Sometimes peers think they’re supposed to “sound like an English teacher” so they fall into the trap of “correcting” your draft, but in most cases, the prompts used in college-level peer reviewing discourage that sort of thing. (For more on the peer reviewReading through text written by a classmate or colleague looking for any changes that could be made to improve the writing. process and for a list of Twenty Questions for Peer Review, see Chapter 11 "Academic Writing", Section 11.3 "Collaborating on Academic Writing Projects".) In many situations, your peers will give you ideas that will add value to your paper, and you will want to include them. In other situations, your peers’ ideas will not really work into the plan you have for your paper. It is not unusual for peers to offer ideas that you may not want to implement. Remember, your peers’ ideas are only suggestions, and it is your essay, and you are the person who will make the final decisions. If your peers happen to be a part of the audience to which you are writing, they can sometimes give you invaluable ideas. And if they’re not, take the initiative to find outside readers who might actually be a part of your audience.
When you are reviewing a peer’s essay, keep in mind that the author likely knows more about the topic than you do, so don’t question content unless you are certain of your facts. Also, do not suggest changes just because you would do it differently or because you want to give the impression that you are offering ideas. Only suggest changes that you seriously think would make the essay stronger.
When you have made some revisions to your draft based on feedback and your recalibration of your purpose for writing, you may now feel your essay is nearly complete. However, you should plan to read through the entire final draft at least one additional time. During this stage of editing and proofreadingReading through text looking for mechanical errors (not content issues). your entire essay, you should be looking for general consistency and clarity. Also, pay particular attention to parts of the paper you have moved around or changed in other ways to make sure that your new versions still work smoothly.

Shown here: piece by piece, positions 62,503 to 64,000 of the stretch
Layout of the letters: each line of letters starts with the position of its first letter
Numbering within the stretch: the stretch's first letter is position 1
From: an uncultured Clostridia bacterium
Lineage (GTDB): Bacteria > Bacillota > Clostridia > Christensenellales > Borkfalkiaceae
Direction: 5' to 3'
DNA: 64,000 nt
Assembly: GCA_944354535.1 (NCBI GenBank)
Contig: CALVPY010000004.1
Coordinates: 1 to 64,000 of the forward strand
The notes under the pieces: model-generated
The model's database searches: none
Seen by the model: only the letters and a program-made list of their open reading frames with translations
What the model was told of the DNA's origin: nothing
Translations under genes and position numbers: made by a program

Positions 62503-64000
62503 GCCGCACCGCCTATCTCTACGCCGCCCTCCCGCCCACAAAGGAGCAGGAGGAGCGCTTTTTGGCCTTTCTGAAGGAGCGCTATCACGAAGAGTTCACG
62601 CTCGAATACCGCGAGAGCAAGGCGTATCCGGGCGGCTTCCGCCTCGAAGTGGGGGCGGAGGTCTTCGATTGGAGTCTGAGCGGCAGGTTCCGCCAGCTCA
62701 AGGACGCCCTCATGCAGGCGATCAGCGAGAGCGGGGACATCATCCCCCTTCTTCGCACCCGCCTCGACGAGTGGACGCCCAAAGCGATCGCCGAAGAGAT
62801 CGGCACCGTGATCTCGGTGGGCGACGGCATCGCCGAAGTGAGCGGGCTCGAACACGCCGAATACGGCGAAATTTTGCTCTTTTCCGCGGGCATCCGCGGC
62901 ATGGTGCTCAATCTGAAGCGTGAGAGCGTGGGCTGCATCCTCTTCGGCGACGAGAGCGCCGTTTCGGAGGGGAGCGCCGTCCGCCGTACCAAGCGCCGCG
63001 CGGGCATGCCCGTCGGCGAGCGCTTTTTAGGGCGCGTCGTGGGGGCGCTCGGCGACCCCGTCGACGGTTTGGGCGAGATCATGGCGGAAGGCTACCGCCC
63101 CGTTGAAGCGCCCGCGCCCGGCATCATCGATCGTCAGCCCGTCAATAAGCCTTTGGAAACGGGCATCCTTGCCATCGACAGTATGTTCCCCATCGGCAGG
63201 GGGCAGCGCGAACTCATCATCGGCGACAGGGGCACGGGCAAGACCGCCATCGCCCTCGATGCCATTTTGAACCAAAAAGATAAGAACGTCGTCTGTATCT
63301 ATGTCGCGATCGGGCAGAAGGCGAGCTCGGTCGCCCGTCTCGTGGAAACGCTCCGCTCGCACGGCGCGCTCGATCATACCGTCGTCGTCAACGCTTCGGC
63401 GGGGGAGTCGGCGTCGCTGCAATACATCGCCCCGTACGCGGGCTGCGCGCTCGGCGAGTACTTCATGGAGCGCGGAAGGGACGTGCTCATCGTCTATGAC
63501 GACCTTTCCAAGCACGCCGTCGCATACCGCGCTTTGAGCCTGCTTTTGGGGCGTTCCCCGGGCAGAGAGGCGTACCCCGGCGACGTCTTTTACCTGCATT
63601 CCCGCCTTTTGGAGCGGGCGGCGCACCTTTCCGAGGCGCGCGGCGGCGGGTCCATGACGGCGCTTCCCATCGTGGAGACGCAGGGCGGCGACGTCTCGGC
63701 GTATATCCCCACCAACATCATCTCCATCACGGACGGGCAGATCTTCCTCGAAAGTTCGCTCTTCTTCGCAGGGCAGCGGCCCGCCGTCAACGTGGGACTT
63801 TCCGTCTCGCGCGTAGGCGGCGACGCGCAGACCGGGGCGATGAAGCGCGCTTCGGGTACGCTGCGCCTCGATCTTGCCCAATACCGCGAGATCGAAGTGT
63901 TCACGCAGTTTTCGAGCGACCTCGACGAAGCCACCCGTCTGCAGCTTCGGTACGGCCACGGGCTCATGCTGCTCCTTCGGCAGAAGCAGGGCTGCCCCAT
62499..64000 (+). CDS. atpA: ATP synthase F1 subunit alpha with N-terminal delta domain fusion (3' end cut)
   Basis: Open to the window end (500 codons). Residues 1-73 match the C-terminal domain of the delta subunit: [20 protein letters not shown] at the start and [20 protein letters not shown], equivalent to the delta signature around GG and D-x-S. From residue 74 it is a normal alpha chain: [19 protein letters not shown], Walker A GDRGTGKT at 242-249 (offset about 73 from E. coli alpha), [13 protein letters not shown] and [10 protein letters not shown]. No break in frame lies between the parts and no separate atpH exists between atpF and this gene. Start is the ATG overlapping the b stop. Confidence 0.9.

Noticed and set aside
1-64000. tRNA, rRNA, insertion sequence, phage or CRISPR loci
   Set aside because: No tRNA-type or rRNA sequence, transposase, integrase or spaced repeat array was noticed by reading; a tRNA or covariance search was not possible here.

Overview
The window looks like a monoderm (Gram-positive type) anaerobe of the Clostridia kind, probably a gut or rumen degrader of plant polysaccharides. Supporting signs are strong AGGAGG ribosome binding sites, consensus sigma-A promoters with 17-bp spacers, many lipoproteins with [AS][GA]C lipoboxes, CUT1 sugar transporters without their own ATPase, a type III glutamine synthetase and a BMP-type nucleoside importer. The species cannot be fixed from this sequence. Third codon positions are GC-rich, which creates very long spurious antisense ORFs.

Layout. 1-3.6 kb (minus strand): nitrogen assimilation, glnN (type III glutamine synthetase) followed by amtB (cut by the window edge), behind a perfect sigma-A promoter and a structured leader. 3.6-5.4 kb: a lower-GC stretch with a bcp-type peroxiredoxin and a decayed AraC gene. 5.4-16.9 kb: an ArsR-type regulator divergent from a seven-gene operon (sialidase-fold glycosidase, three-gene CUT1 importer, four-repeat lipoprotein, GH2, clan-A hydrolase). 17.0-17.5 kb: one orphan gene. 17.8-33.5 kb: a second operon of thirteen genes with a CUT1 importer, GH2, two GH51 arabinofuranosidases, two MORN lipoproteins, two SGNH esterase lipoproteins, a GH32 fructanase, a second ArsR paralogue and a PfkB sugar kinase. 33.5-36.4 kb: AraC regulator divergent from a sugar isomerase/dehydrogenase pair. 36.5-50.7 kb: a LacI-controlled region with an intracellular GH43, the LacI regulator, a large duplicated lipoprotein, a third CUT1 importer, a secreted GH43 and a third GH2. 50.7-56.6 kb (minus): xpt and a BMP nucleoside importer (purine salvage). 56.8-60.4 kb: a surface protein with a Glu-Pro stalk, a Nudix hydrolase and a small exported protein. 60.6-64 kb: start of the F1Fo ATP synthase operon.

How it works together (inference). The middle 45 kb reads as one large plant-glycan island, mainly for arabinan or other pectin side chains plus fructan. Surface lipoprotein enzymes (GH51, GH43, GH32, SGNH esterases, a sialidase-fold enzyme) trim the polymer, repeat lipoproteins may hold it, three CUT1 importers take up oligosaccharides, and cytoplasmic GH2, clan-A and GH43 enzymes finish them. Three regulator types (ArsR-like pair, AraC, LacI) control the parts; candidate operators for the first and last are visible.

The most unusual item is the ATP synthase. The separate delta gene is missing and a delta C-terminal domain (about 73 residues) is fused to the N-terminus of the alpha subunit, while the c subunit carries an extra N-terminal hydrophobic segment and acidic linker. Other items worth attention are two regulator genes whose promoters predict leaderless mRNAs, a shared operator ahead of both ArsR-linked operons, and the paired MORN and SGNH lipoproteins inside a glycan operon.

Although you might think editing and proofreading isn’t necessary since you were fairly careful when you were writing, the truth is that even the very brightest people and best writers make mistakes when they write. One of the main reasons that you are likely to make mistakes is that your mind and fingers are not always moving along at the same speed nor are they necessarily in sync. So what ends up on the page isn’t always exactly what you intended. A second reason is that, as you make changes and adjustments, you might not totally match up the original parts and revised parts. Finally, a third key reason for proofreading is because you likely have errors you typically make and proofreading gives you a chance to correct those errors.
Editing and proofreading can work well with a partner. You can offer to be another pair of eyes for peers in exchange for their doing the same for you. Whether you are editing and proofreading your work or the work of a peer, the process is basically the same. Although the rest of this section assumes you are editing and proofreading your work, you can simply shift the personal issues, such as “Am I…” to a viewpoint that will work with a peer, such as “Is she…”